“I faced my fears,” she declared sounding far wiser than someone wearing flannel pajamas with ice cream cones on them should sound.
Wow. I just had to hear this. I took a seat on the edge of the bathtub fully prepared to hear everything she had to say about facing her Chucky fears. Honestly, I was hoping to learn something.
“How did you face your fears?” I asked all ears.
“I said two things to myself,” my daughter said holding up two fingers so I could easily follow along. “I said: One: Chucky is not real—someone made him up, and Two: Mom and Dad are here; I am not alone.”
I was so joyful and so proud of my child and her insightful revelation. I held up my hand for a high five but once her hand touched mine, I clasped it desperately hoping to absorb her courage.
That night I woke up between 2 a.m. and 3 a.m. feeling certain I’d slept through an interview. To assure myself it was only a dream, I opened my laptop and checked my inbox. No interview reminder, but there was a message from a blog reader. She said she’d become consumed “in dark moments and in dark thoughts.” Her inner critic had become so loud she could no longer hear anything positive. She asked me to write some affirmations that she could use to see the positives in herself and in her life.
I get a lot of writing requests from my readers, but I’ve never accepted one. My inspiration always comes from within. But that night, I knew I must write. This woman was telling me she had cruel thoughts in her head and I had the power to make them go away—just like my child did for herself the night before.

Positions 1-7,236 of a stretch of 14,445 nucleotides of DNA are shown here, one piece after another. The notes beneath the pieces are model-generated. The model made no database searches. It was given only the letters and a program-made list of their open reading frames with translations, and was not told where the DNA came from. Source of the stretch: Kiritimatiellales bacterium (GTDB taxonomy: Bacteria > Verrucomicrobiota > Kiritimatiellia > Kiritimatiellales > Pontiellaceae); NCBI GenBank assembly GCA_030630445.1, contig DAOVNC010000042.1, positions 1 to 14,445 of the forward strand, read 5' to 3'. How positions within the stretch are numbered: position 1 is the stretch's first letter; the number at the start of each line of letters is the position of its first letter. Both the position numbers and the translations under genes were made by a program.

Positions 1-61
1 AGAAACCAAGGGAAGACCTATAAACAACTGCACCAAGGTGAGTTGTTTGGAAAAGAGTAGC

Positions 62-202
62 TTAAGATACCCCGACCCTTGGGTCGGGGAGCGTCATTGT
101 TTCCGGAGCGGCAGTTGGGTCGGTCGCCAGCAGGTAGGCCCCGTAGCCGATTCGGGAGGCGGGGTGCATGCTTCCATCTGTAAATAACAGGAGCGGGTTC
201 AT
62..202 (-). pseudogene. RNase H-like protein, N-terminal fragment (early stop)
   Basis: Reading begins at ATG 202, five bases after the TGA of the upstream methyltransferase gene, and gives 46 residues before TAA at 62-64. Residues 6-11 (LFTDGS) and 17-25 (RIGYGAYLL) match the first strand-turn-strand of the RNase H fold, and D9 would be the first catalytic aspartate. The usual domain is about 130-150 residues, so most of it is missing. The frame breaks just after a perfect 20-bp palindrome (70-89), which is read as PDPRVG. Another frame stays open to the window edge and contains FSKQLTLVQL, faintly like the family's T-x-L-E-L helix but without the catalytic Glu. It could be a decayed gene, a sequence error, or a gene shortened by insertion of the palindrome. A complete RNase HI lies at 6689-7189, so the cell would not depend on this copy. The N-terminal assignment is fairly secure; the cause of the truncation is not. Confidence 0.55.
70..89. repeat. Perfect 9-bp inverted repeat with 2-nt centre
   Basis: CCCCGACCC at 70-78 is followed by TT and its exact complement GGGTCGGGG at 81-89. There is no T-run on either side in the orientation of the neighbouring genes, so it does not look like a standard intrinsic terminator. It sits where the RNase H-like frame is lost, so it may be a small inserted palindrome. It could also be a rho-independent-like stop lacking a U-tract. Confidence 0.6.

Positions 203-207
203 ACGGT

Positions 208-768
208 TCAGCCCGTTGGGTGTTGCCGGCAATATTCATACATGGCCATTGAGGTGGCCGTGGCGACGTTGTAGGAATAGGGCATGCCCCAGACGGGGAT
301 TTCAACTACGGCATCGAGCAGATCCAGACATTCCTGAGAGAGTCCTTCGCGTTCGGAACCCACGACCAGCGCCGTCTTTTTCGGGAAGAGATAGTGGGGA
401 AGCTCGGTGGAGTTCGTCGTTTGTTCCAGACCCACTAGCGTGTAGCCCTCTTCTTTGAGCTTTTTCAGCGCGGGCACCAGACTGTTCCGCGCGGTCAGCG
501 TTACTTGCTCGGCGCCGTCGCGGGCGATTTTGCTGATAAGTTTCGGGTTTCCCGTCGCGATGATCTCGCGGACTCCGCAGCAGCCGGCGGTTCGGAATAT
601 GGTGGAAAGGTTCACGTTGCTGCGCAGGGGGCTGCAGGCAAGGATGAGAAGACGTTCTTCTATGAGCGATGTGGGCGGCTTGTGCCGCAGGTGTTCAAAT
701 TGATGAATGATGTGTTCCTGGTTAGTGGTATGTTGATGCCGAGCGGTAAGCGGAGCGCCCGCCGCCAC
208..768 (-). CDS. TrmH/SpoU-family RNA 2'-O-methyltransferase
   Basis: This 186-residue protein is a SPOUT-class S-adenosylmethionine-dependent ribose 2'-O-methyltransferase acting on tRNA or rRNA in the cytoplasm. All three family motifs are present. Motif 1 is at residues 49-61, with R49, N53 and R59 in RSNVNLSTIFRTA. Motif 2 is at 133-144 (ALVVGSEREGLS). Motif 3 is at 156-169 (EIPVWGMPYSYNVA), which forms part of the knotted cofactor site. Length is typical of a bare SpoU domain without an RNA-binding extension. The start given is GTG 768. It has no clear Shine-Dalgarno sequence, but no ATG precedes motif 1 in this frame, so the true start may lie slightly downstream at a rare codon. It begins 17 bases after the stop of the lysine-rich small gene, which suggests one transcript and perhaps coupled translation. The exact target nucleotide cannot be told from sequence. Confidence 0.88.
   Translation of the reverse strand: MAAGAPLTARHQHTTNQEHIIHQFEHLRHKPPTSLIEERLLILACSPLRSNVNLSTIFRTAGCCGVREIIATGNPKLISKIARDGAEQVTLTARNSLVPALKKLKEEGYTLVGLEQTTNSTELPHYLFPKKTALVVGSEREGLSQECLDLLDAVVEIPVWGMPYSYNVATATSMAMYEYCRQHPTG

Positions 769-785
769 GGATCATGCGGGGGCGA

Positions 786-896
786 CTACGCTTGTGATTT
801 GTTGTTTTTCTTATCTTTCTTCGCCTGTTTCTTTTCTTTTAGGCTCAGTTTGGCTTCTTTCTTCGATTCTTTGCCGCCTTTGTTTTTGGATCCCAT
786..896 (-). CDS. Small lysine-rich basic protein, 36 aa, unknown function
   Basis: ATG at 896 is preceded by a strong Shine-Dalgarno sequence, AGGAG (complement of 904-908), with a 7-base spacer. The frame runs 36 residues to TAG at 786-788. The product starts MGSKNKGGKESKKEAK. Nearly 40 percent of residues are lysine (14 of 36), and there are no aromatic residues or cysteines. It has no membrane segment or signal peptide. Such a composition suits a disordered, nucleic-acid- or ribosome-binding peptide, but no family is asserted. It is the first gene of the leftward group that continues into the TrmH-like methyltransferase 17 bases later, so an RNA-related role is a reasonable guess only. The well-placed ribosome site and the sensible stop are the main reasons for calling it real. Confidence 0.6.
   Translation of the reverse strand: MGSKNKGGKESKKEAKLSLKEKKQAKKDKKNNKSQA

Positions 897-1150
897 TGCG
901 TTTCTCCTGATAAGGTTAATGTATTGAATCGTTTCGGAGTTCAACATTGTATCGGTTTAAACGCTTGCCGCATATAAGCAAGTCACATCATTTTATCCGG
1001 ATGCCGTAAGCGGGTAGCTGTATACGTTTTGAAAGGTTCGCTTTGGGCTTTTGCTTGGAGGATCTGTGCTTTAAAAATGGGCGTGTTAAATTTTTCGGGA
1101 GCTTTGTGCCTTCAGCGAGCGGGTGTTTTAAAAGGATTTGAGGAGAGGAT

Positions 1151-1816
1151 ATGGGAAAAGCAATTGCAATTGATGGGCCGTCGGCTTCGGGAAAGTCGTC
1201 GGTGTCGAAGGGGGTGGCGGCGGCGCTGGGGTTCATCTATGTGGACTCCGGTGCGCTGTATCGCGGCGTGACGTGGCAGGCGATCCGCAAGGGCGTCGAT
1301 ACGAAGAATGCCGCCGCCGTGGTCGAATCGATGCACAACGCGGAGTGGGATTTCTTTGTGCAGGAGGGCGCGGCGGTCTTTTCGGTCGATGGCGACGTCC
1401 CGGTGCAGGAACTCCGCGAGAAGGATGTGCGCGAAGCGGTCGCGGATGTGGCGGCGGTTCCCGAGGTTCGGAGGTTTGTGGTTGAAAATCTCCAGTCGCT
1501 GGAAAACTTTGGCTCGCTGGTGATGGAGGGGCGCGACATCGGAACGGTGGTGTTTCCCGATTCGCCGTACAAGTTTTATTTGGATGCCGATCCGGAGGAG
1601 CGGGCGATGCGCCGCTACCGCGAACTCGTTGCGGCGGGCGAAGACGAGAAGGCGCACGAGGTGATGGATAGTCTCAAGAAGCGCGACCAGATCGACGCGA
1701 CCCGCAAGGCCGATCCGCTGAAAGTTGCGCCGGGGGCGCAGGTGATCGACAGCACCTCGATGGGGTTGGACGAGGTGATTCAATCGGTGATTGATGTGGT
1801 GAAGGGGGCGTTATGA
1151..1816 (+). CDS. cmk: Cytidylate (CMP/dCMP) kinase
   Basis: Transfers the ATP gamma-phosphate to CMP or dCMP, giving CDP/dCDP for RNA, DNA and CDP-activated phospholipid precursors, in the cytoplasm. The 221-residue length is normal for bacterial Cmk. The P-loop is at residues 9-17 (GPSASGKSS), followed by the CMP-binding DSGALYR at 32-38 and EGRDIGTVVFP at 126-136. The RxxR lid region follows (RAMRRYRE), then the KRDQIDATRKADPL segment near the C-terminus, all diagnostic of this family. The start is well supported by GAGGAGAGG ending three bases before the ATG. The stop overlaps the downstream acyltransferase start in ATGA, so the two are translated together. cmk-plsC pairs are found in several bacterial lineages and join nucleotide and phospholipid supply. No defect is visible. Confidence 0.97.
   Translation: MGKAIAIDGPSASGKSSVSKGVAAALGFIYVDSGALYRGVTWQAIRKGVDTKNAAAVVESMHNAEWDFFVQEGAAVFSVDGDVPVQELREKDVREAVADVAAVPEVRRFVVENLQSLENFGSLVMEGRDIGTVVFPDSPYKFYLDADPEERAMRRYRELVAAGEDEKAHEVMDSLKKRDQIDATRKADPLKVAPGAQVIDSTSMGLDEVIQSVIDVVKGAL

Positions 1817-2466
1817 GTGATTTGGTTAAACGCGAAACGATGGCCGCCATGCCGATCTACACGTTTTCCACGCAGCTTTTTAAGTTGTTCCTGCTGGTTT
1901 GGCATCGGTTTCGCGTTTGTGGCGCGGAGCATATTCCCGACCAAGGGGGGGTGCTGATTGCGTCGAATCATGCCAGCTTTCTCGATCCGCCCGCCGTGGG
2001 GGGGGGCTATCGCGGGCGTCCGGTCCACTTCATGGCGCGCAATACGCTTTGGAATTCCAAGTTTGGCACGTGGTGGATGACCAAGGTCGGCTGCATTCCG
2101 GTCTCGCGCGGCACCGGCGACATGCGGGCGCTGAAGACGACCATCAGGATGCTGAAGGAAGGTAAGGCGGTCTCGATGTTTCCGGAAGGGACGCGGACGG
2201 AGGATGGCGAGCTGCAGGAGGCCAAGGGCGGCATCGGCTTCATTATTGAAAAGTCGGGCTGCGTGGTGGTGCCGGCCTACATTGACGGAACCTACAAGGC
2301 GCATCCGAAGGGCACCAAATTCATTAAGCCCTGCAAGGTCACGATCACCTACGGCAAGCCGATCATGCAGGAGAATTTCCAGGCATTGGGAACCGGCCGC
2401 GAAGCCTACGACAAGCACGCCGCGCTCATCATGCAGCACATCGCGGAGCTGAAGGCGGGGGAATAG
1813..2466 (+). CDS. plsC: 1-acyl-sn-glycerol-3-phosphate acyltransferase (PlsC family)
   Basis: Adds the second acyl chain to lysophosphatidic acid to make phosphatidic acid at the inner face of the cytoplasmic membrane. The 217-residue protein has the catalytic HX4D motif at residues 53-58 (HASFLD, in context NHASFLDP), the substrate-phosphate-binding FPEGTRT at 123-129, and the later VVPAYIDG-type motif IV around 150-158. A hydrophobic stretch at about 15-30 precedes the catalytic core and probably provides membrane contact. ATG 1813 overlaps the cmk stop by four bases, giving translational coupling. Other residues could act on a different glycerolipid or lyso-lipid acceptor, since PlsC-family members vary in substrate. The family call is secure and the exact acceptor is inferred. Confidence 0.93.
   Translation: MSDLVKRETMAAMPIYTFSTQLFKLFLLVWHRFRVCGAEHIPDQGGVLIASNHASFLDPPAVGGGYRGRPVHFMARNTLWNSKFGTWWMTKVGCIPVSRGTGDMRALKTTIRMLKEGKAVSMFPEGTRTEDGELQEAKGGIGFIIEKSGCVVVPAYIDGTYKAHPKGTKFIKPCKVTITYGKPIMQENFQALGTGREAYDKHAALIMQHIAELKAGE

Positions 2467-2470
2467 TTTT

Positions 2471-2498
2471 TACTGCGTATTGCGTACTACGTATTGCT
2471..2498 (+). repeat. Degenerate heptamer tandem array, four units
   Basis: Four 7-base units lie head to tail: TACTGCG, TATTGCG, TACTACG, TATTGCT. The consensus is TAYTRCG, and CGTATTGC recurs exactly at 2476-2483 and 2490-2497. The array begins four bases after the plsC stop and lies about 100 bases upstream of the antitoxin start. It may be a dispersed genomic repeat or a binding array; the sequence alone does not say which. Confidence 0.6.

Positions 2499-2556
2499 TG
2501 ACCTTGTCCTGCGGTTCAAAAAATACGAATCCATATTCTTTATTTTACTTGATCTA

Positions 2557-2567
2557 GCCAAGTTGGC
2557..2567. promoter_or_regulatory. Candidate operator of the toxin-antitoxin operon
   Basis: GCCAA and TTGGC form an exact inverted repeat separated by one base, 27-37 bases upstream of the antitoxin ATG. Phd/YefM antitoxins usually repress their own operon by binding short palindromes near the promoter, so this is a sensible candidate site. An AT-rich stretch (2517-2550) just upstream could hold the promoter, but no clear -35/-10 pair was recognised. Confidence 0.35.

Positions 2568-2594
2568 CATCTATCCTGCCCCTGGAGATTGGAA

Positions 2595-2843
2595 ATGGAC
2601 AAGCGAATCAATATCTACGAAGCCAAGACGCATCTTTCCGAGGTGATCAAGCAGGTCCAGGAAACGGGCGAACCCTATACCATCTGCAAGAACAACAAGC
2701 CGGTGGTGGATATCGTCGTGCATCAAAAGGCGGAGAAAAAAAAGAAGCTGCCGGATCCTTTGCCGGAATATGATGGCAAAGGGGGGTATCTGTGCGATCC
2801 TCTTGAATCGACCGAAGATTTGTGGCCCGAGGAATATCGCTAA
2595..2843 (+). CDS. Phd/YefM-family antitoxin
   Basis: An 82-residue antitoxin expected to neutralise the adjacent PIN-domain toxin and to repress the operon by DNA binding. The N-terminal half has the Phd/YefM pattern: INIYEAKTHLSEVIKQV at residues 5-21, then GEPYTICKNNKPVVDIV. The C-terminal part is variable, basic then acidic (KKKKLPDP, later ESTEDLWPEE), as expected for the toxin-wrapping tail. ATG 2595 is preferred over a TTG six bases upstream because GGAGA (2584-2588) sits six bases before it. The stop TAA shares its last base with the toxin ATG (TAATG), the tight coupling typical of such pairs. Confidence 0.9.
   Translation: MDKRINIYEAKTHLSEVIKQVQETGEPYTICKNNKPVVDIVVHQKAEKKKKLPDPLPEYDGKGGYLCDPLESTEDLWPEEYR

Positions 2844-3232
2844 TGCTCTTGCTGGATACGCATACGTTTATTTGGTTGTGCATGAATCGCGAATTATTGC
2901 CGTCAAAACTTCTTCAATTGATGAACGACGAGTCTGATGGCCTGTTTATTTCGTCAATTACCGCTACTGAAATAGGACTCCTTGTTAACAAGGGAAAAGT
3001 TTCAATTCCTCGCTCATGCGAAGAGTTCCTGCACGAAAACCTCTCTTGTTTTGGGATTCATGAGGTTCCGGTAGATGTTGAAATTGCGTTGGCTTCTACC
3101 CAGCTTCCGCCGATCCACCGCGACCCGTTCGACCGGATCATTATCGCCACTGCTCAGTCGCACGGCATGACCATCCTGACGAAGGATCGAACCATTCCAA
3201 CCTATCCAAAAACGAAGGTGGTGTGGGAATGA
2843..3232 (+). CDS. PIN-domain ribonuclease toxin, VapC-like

I wrote, “Three Words for the Critic in Your Head,” and sent it to her.
The next day I heard from the overjoyed reader. I got tears in my eyes when she told me she would be repeating my words to herself in those dark moments. Her exact words were: “Those simple words will save me.” She wrote several more paragraphs and apologized for being lengthy. She explained that she wrote so much because she felt “connected” to me—someone who understood what she was going through.
In other words, she realized she was not alone.
It had been my intention to help my reader get rid of her Chucky—that debilitating monster in her head telling her untrue things and causing her to worry about things that might never happen. But in the process, I got rid of my own Chucky.
It was then that I saw my interview worries and fears about being in the public spotlight for what they really were: stories in my head—how I wasn’t eloquent, stylish, youthful, or articulate enough … unwarranted fears about my safety, my family’s safety, or how my family would manage while I was gone. But they were just stories. None of them were true.
And what was true? I am not alone.
Through every email you have sent, every comment you’ve written, and every tear you’ve shed while reading my blog, you have been my faithful companions. You will be with me when I face my fears.
I am simply the messenger on this life-changing journey, and I don’t have to be perfect. I don’t have to have it all figured out. I may stutter; I may trip; I may look bad in bright lighting, but my words will be strong because they come from the heart—and because I am not alone.
And neither are you.
As we begin a new year, I feel compelled to offer this message of hope to anyone ready to face his or her fears:
To the one tired of feeling overwhelmed by life—the one ready to find space to breath again:
You are not alone.
To the one tired of beating yourself up—the one ready to feel worthy again:
You are not alone.
To the one tired of dealing with the challenges of someone you love—the one ready for a reprieve from the heartache: